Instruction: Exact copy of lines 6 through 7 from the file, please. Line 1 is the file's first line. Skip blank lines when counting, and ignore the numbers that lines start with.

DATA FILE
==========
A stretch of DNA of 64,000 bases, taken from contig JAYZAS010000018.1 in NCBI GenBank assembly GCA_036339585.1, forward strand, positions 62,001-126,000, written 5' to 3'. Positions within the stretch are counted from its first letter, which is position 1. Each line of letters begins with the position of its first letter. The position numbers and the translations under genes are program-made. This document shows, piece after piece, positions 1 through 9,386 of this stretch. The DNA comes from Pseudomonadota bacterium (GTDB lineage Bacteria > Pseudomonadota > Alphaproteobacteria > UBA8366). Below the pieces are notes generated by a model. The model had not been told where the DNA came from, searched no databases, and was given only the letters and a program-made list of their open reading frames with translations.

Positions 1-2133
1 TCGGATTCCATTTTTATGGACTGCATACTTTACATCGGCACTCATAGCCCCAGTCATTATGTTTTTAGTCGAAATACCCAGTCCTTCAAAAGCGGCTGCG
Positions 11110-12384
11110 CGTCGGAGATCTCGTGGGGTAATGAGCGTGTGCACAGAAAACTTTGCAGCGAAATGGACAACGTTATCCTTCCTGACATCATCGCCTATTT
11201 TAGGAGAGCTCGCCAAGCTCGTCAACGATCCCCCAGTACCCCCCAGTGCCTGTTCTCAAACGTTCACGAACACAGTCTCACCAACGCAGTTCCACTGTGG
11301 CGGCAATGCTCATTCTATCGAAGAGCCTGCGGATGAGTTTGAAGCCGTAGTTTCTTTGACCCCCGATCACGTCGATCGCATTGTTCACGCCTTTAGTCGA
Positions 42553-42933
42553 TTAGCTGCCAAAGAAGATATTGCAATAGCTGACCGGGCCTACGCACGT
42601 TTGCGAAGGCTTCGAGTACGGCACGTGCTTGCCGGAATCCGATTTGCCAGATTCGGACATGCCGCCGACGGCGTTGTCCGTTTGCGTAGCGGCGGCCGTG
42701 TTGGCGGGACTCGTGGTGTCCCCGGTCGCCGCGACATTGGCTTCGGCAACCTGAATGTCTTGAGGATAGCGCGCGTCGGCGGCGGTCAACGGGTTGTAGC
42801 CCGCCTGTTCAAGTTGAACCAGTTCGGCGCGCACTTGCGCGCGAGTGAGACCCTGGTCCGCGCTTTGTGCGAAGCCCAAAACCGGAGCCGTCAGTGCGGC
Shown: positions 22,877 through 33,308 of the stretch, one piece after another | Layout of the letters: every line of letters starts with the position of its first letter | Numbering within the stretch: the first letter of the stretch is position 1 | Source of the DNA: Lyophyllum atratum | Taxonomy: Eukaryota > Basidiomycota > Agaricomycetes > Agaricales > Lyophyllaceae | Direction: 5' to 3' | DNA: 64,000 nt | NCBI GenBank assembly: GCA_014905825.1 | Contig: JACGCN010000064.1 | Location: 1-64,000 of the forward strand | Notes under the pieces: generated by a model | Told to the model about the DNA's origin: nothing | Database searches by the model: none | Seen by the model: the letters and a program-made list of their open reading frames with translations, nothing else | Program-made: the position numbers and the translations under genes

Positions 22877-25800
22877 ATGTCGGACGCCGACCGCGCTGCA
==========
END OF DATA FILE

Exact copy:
11201 TAGGAGAGCTCGCCAAGCTCGTCAACGATCCCCCAGTACCCCCCAGTGCCTGTTCTCAAACGTTCACGAACACAGTCTCACCAACGCAGTTCCACTGTGG
11301 CGGCAATGCTCATTCTATCGAAGAGCCTGCGGATGAGTTTGAAGCCGTAGTTTCTTTGACCCCCGATCACGTCGATCGCATTGTTCACGCCTTTAGTCGA